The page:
Cleansing Fire

Defending Truth and Tradition in the Roman Catholic Church

On Rainbows

July 13th, 2011, Promulgated by Dr. K

Bernie has written here before about the modern association of rainbows in art with the homosexual movement. In particular, the six-color rainbow was  adopted by the “LBGT” movement beginning in the late 1970s. This design is often featured on flags and t-shirts in support of the gay agenda.

I was surfing the website of St. Catherine of Siena (Ithaca) the other day and came across the parish’s logo for their 50th anniversary. To my surprise, the logo prominently features the six-color rainbow:

St. Catherine of Siena 50th anniversary logo with six-color rainbow

Here is the six-color rainbow associated with the homosexual movement:

LBGT flag with six-color rainbow

As we all should know from our elementary schooling, seven colors are associated with the rainbow (as in the acronym “ROY G. BIV”), not six. I’d like to think that this was an innocent mistake on behalf of the parish, but knowing pastor Fr. Marcoux’s long history pushing for homosexual inclusivity (see here, here, here, and here), I am a tad skeptical.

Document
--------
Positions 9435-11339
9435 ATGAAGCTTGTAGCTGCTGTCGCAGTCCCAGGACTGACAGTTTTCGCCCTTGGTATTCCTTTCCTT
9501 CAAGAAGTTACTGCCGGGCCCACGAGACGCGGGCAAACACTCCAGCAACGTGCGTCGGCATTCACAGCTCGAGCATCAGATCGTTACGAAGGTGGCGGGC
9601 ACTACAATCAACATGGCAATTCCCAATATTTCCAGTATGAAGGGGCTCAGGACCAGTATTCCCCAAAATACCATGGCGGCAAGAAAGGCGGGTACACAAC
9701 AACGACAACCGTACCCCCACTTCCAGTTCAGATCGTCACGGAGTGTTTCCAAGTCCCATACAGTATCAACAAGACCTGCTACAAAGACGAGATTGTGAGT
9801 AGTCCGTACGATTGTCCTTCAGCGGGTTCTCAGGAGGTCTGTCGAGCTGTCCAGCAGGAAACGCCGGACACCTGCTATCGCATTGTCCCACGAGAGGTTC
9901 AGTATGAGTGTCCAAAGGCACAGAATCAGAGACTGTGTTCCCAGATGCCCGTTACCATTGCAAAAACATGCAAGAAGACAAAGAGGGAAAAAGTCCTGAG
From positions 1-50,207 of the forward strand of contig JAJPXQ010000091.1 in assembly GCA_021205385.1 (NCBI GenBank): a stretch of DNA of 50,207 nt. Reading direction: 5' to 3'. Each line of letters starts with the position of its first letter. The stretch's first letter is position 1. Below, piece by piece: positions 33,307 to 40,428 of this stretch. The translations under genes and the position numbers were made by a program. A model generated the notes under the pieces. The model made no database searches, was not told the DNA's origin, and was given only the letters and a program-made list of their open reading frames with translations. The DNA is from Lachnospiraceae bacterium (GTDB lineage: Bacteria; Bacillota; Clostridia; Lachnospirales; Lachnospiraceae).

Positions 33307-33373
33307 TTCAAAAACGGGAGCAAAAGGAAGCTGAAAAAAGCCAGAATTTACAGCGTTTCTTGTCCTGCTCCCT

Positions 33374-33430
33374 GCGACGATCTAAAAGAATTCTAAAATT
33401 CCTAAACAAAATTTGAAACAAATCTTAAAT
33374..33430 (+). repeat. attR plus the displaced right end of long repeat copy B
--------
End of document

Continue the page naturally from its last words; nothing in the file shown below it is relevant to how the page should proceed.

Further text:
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20 Responses to “On Rainbows”

  1. Thinkling says:

    I just wanted to point out that the exact breakdown of the number of colors is somewhat arbitrary — I would not read too much into someone dropping indigo from their rainbow (I thought it was a plant myself).

    But I am torn about this. The logo does have the dove and olive leaf (OK branch) from Gen8:11. But I am concerned that suddenly any legitimate use of the rainbow is verboten. I don’t like that scenario one bit. But in this case I think Fr. Marcoux’s connections are very troubling. At best, the usage has the homosexualist symbolism as an intended bonus.

    While on the topic, does anyone know if U2 meant to refer to this incident in the lyrics to Beautiful Day? They go

    see the bird with a leaf in her mouth
    after the flood all the colors came out

  2. U2 has very Christian views and was obviously referring to, as the lyrics state, the rainbow after the Flood, signifying God’s Covenant with Man.